Ah yes, traditional Mexican specialties like hamburgers and cajun chicken strips! Though to be fair, I’d eat the heck out of that tamale plate.

His main argument is that zoning laws are ruining America by locking the lower class out of the good stuff. I have the feeling that he’s got the cart before the horse there, but to properly dissect it would require reading the paper that he’s citing (to see if really says what he says).

Thanks to his baloney anecdote, I don’t think I’ll make that time investment.

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I see what you did there :slight_smile:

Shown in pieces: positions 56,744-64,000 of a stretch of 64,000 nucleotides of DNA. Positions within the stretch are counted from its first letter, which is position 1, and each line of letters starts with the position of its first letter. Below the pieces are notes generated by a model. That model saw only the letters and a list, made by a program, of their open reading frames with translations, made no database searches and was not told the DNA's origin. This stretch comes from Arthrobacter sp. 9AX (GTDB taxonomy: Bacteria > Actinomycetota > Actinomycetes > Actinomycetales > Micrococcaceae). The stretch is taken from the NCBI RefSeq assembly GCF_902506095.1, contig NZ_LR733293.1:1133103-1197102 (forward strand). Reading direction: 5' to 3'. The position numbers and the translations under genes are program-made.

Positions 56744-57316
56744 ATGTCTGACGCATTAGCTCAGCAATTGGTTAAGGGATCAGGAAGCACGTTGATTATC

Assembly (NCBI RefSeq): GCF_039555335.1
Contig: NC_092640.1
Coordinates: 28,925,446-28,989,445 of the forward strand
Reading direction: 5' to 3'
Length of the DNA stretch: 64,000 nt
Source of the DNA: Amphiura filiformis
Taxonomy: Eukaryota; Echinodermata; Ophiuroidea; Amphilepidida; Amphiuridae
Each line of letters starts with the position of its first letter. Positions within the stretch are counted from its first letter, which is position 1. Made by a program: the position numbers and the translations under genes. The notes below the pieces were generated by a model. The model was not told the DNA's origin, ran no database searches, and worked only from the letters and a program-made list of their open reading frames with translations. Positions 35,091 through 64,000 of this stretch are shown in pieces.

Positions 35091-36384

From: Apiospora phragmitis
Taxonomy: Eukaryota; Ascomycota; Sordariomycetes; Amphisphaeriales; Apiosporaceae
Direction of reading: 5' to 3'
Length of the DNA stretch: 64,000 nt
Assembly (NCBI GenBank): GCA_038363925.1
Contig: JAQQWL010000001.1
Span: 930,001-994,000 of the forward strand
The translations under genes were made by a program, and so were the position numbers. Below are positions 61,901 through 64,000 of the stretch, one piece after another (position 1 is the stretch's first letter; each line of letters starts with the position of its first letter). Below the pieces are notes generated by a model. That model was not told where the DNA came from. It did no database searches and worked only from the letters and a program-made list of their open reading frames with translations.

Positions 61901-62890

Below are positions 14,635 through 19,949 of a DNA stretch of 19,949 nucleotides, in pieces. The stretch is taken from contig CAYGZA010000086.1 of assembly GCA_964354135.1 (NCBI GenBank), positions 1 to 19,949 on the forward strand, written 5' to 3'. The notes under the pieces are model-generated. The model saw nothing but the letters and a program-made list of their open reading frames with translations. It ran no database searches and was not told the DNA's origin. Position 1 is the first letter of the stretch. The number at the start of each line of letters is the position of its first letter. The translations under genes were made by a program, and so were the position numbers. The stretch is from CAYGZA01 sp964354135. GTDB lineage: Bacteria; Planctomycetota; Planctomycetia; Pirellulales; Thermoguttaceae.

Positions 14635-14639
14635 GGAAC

I think he is referring to this paper (which does contain the lowering aggregate US growth by 50% claim):

Basic argument if I’ve understood it correctly - the places that generate money are expensive places to live and have restrictive rules on whether new housing is allowed. This means that poor people find it hard to live there. Which means that the productive city has fewer workers available to it, than it would have otherwise, which means it produces less than it could.

Basically, the potential workers all live where there are no jobs, because they can’t afford to live where the jobs are. If there were a way to get the potential workers where the jobs are, the country would be generally better off.

I have to admit I don’t follow their formulae at all but they certainly seem to think they can prove it.

I gather this chap is famous/notorious in the US? He certainly seems able to take a good point and bury it thoroughly.